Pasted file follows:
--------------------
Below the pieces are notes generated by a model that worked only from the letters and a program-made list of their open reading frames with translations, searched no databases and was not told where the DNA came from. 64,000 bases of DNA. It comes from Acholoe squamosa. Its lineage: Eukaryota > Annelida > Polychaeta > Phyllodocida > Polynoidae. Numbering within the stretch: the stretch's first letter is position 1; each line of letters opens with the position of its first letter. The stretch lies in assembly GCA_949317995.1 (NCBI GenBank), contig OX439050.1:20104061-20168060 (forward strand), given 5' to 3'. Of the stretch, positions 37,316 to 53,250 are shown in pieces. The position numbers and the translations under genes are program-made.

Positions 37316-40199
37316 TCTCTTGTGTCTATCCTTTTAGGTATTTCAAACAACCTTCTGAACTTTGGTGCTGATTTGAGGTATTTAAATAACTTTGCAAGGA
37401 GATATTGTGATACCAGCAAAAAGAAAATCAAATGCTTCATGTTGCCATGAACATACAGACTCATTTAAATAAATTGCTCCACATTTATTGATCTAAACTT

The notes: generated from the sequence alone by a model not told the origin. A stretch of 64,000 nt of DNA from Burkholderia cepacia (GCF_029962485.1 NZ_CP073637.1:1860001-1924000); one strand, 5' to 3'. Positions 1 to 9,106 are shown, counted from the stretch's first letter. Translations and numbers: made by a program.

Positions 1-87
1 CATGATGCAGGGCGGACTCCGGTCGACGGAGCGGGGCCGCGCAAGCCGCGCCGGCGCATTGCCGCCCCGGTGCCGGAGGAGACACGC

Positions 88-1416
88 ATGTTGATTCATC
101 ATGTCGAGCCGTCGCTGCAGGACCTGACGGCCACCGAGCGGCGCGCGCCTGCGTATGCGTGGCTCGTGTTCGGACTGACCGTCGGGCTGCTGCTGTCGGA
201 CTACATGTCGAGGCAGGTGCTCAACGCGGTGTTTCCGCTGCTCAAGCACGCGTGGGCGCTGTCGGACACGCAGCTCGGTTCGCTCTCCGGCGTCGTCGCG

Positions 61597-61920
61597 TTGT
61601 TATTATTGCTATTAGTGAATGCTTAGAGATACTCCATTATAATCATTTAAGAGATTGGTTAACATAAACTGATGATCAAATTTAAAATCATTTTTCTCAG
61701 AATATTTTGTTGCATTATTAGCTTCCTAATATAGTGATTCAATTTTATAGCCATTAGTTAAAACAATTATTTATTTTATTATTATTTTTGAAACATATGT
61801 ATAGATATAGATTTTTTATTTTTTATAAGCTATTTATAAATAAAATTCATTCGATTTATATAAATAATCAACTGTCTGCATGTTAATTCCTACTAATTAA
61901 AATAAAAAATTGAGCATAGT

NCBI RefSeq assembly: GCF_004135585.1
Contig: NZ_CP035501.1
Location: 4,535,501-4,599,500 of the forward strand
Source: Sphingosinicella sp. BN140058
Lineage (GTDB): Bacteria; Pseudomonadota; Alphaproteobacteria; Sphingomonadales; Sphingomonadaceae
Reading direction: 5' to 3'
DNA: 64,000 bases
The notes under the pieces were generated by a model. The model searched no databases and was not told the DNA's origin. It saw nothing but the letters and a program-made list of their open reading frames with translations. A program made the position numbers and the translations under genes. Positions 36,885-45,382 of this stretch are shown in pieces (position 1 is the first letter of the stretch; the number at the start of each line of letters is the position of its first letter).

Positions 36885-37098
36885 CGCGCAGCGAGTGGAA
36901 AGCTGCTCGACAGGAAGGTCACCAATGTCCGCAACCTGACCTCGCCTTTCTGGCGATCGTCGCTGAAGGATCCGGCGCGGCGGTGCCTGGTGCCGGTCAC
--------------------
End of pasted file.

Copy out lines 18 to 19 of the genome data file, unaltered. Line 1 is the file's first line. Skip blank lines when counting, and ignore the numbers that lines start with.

NCBI RefSeq assembly: GCF_004135585.1
Contig: NZ_CP035501.1